KANSAS CITY, Mo. (BP)–Midwestern Baptist Theological Seminary President Mark Coppenger offered an expression of repentance for “misappropriation of anger” in a meeting with the seminary’s trustee executive committee July 30. Trustees received his statement and reported that specific recommendations regarding steps to repentance and restoration had been embraced by the president.
In a prepared statement, trustee chairman Carl Weiser said, “The committee is prayerful that the exercise of the biblical process will serve as an example to the students, faculty and trustees of Midwestern and others.”
Weiser further stated in the unanimous report from the committee, “It is our sincere and prayerful desire that God will use these events to work revival in this place. The executive committee gratefully acknowledges the substantial progress achieved by the seminary under the leadership of Dr. Coppenger.”
Following up on a June conference in which the trustee executive committee privately discussed with Coppenger allegations that he had inappropriately expressed anger with other individuals, Weiser said a report would now be passed along to the full board in their regular Oct. 18-19 fall meeting. Weiser is pastor of Hyland Baptist Church, Lynchburg, Va.
In his remarks to the closed executive committee session, Coppenger read the following statement which was later issued publicly:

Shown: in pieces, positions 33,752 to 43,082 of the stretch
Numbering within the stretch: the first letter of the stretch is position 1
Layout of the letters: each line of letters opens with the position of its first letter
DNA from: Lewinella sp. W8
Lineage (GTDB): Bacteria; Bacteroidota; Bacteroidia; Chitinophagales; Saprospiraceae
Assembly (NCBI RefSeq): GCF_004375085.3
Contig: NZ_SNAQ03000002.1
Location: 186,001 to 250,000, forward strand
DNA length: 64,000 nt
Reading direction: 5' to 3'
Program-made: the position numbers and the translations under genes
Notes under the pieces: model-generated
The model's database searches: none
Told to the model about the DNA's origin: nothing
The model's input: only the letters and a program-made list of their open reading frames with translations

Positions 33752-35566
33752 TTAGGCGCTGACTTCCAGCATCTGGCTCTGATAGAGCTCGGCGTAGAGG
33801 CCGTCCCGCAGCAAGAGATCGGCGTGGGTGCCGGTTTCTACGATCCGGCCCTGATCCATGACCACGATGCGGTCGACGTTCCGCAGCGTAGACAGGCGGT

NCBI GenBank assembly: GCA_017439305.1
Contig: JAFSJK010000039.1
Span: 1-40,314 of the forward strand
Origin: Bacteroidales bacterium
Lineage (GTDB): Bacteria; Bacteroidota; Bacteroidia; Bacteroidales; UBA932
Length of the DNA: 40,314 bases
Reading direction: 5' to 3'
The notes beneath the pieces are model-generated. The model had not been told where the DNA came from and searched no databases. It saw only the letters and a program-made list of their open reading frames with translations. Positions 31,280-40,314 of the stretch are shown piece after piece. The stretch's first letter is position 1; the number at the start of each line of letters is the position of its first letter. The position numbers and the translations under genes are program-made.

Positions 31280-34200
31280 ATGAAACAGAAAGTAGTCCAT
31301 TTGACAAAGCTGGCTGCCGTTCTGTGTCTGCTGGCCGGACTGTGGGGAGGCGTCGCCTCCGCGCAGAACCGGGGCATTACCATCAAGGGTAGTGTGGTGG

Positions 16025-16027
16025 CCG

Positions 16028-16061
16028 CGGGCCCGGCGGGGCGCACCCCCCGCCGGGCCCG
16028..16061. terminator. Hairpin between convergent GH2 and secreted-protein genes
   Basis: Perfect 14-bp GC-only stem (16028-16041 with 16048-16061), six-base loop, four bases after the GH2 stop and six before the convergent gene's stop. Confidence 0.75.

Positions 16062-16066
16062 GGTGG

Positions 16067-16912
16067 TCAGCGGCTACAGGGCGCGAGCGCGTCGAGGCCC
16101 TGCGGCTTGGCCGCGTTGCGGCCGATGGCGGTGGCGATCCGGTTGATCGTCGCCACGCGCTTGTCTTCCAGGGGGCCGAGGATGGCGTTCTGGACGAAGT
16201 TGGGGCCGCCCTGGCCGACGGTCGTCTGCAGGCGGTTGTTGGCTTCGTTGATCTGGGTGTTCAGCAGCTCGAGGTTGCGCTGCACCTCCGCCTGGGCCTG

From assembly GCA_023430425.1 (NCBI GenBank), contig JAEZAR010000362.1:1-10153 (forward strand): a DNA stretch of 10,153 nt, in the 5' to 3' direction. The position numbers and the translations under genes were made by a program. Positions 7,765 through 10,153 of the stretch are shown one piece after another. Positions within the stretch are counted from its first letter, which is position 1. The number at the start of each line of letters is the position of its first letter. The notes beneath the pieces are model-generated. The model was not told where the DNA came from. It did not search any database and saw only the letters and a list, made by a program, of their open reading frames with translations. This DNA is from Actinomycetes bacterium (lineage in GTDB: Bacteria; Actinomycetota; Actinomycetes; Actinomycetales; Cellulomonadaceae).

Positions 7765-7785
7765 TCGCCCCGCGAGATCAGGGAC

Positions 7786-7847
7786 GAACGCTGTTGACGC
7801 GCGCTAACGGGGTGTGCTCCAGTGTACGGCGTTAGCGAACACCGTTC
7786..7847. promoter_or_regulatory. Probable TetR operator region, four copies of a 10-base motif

“At Midwestern, we pray that the Lord will show us any obstacles to revival in our own lives and on our campus. This summer, the Lord has graciously answered that prayer for me. We speak of the prairie fire of awakening and note that prairie fire serves to burn out the clutter in our lives. In my own life, I’ve come to understand that the misappropriation of anger has provided such an obstacle.”
Coppenger related an experience while pastoring in El Dorado, Ark., in preparing for revival when he offered to visit individuals whom he had offended, asking the congregation to supply such names. “I went to a number of homes to try to make things right, and I’m persuaded that it helped pave the way for what proved to be a wonderful revival,” he recounted in his statement.
“Similarly, I’m contacting folks who’ve been stung by my anger, and I’m seeking reconciliation. I think God will use this in his work of revival here and beyond.”
In his statement on behalf of the trustee executive committee, Weiser said the instances had been “brought to the president’s attention with the goal of seeking acknowledgement by the president of the problem, reconciliation with those wronged and full spiritual restoration.”
In answer to a reporter’s question as to specific steps to be taken by Coppenger, the trustee chairman said it would be inappropriate to comment on personnel matters.
Seminary attorney Tim Dollar clarified the answer by saying, “It’s evident from the statement that the committee has worked together with the president to come forward with specific steps that the president has embraced and cooperated with … . It’s been a cooperative effort to come up with an appropriate response, and that’s been done. The specifics of those steps are a personnel matter that shouldn’t be discussed.”
Coppenger told three media representatives after the trustee executive committee meeting that he had taken every opportunity to pray over the matter while on a recent mission trip to North Africa. “Anytime we have sin in our life — an error — it is a hindrance,” he said, and in such instances “you’re less than you could be.” He added, “But as uncomfortable as the summer has been as we’ve sorted through this, it’s also been a wonderful time of growth.